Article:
I hardly need to mention what an enormous boon this would be for millions and millions of real flesh-and-blood people, do I?

Holiday Sales Update

Here are the holiday weekend shopping results for 2009:

Roughly 195 million consumers shopped in stores and online over the Black Friday weekend, up from 172 million last year, according to the National Retail Federation. But average spending dropped to $343.31 per person from $372.57 a year ago. Overall sales for the four-day weekend totaled $41.2 billion, up marginally from $41 billion last year, the NRF estimated.

....November sales were likely boosted by a spate of pre-Black Friday deals. Spending on Black Friday itself rose 0.5%, or $54 million, to $10.7 billion this year from last, according to ShopperTrak RCT Corp.

Everyone is probably tired of hearing this from me, but as usual, these numbers are misleading because they aren't adjusted for inflation.  CPI numbers for this month aren't in yet, but most likely the November-November inflation rate was about 2.0%, which means that sales volume was actually down 1.5% this year in real terms.  That compares to an increase of about 2% last year in real terms.

Minarets in Switzerland

No more minarets in Switzerland:

Swiss voters have supported a referendum proposal to ban the building of minarets, official results show. More than 57% of voters and 22 out of 26 cantons — or provinces — voted in favour of the ban.

The proposal had been put forward by the Swiss People's Party, (SVP), the largest party in parliament, which says minarets are a sign of Islamisation.

Is this a sign of the resurgence of hard-right anti-immigrant sentiment in Europe, or is it just an exceptional result from an exceptional country?  Switzerland is a very socially conservative place (its famous multilingual tolerance notwithstanding), so in one sense it's not a surprise that this referendum passed.  Still, it was polling at only 37% support a week ago and ended up winning with 57% of the vote.  That's a big swing from just a few final days of campaigning,1 and it suggests that it would hardly be impossible for other European countries to follow suit.2

1Unless, of course, Swiss voters have a tendency to lie to pollsters on sensitive questions like this, as they seem to in America.

2If they had referendums, that is.  Which most of them don't.  But obviously a referendum isn't the only way to accomplish something like this.

War and Peace

On Tuesday Barack Obama will announce a major escalation of the war in Afghanistan.  A week later he'll be in Oslo accepting his Nobel Peace Prize.  Pretty good timing, no?

Watching the World

John Judis a few days ago on the possible fallout from the Dubai World crisis:

You have to remember that the Great Depression only became “great,” that is, global, when an obscure Austrian bank went under in 1931, and set off a massive financial explosion around Europe.  Capitalism is an irrational system that is often full of unpleasant surprises. The collapse of Dubai World may turn out to be nothing.  But it could also turn out be one of those unpleasant surprises.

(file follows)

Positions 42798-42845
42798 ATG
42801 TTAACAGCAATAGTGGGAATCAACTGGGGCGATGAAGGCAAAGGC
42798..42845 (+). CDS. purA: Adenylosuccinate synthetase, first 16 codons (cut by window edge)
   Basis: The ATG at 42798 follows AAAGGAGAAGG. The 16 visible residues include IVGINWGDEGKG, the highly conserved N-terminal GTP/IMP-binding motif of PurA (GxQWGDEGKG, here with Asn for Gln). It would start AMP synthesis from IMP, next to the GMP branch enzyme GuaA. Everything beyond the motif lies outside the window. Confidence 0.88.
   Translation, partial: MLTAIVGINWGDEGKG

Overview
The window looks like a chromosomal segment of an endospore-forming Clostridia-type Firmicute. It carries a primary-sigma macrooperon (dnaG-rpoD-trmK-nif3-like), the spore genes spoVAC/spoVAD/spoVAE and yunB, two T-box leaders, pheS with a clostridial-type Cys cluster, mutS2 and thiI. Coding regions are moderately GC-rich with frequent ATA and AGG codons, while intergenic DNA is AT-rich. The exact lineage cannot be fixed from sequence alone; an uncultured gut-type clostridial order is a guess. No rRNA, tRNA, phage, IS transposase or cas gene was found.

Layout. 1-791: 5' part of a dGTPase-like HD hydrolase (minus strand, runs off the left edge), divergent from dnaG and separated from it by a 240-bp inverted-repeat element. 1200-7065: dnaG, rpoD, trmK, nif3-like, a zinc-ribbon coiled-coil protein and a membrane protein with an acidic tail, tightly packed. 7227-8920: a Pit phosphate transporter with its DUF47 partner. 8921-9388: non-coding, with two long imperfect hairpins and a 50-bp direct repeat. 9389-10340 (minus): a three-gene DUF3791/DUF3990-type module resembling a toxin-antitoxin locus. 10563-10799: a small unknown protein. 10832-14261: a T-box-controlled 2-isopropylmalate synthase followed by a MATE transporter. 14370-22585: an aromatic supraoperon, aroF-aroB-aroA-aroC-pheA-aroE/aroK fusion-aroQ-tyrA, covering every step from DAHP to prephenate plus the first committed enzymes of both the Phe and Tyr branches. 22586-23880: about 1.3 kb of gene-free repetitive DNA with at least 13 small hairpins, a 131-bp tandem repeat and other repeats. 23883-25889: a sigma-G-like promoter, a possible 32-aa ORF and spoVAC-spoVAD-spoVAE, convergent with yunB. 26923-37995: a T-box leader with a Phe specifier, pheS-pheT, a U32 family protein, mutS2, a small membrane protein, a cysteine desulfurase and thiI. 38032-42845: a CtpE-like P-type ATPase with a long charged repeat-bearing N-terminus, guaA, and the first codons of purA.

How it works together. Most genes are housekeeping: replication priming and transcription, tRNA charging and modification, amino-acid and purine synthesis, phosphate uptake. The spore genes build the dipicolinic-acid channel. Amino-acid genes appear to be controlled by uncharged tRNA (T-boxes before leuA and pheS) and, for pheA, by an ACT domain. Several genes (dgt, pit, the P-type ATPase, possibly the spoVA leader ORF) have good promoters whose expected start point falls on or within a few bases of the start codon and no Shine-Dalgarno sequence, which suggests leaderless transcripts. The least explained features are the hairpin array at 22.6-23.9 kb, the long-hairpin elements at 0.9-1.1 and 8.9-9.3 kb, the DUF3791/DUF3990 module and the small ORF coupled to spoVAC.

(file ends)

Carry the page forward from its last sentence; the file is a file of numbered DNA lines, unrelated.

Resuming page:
Hopefully not.  But this has always been my biggest concern.  A slow jobless recovery seems all but certain at this point, but I also think we'll be lucky if that's as bad as it gets.  The nightmare scenario is that something like Dubai World panics investors and sends them fleeing back to quality; Eastern Europe can't roll over its debt; Brazil goes kaboom as hot money suddenly stops flowing; Western European banks start to fail; etc.  You can fill in the rest.  I was unpleasantly reminded of all this by the lead to this story in the Washington Post today:

Investors weigh risks in emerging economies

Global markets were jolted in recent days following the threat by a state-owned company in Dubai to default on its debt, as investors reawakened to the risks posed by mammoth debts in developing economies.

After the credit collapse of 2008, financial folks rushed to tell us that they had learned their lesson.  But a lot of us were skeptical: sure, maybe they'd learned their lesson for a few years while the wounds were still fresh, but what about five years from now?  Ten?

In the end, though, it didn't take five or ten years.  It took one.  Twelve months after the catastrophe of September 2008, hot money is racing around the globe, the carry trade is as big as ever, Wall Street profits are at record highs, and the chase for supposedly risk-free returns seems to be as widespread as it's ever been.  That combination didn't end well even when it took place against the background of a strong economy, so how's it likely to end against the background of a weak and fragile one now that investors are "reawakening"?

Beats me.  I sure hope I'm just a worrywart.

Thanksgiving Catblogging

It's time to stop thinking about politics for a few days and instead think about turkey and mashed potatoes and football games and 4 am sales.  And cats.  It is for me and mine, anyway.  Happy Thanksgiving, everyone.